Last week, United States President Donald Trump signed into law an $8.3 billion funding package for the individual treatment and prevention of COVID-19. The package, Coronavirus Preparedness and Response Supplemental Appropriations Act, 2020, was more than three times the amount initially requested by the Trump administration in late February. 

Here's a quick rundown of where some of the money is going: 

  • $3.1 billion to the U.S. Department of Health and Human Services (HHS), and specifically to the office of the secretary of the HHS
  • $950 million to state and local health departments
  • $300 million to fund vaccines and treatments
  • $1.25 billion for international coronavirus response and aid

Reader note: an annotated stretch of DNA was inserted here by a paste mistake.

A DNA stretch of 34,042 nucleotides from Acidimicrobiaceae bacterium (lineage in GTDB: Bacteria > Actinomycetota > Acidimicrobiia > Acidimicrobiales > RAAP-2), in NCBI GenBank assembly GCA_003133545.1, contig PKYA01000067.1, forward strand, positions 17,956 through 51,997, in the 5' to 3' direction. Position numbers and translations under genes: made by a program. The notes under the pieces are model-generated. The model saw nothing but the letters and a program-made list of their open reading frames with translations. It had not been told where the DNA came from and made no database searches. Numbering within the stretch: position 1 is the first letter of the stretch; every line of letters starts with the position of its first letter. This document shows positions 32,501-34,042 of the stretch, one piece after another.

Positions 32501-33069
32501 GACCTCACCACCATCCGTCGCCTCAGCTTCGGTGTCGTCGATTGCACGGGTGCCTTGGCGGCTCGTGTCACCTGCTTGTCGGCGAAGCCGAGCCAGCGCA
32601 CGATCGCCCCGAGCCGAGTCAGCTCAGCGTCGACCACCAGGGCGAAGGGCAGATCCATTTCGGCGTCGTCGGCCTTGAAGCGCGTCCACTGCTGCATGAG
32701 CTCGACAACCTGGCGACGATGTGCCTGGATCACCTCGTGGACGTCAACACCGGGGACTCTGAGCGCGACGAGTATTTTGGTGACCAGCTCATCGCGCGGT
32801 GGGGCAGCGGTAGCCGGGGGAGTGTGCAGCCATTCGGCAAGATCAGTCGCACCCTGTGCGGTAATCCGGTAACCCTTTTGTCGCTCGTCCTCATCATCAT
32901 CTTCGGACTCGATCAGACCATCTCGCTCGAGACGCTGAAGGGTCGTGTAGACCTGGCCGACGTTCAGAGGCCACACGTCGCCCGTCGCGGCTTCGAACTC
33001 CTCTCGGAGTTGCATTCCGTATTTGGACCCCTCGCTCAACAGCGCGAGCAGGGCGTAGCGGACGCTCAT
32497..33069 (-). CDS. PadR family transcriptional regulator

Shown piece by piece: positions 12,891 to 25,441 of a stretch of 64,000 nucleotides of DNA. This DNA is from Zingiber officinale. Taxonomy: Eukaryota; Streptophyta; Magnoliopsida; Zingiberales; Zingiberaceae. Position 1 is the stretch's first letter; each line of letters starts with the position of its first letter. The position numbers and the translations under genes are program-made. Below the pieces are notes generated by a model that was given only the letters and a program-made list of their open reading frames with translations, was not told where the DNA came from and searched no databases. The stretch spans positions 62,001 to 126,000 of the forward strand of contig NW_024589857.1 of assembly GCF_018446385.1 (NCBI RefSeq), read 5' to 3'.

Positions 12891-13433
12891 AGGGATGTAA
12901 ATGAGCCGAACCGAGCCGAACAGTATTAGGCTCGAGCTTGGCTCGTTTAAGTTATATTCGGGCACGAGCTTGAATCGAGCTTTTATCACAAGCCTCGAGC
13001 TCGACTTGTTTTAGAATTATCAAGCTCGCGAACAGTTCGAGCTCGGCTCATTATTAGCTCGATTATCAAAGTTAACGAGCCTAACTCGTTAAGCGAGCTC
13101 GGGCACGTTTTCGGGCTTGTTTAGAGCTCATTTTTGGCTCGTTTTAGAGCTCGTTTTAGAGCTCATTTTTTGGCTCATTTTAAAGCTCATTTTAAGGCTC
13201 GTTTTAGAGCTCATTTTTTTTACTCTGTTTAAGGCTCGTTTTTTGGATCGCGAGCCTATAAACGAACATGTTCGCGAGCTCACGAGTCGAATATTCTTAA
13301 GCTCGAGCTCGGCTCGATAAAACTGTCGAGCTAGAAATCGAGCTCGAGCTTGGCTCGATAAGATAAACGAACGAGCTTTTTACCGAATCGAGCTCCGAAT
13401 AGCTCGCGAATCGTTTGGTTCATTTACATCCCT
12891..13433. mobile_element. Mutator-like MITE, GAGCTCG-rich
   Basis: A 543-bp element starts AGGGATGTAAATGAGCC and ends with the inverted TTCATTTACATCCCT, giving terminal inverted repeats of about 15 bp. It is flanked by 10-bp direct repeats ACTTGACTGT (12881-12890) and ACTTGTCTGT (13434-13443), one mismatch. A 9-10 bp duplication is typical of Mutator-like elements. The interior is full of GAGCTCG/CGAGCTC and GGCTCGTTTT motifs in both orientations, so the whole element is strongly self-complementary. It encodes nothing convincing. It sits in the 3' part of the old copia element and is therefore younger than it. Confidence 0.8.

• $2 billion to the Centers for Disease Control and Prevention for funding, preparedness and response

What the package does not specifically address are the potential short- and long-term indirect effects of the coronavirus, such as funding to bolster supply chain costs or reimbursement to hospitals and clinics for caring for patients without health insurance.


Trump's administration and the Senate GOP leaders met Tuesday to discuss a stimulus package in light of the global financial crisis surrounding the coronavirus. Media outlets reported no specific outcomes from the meeting.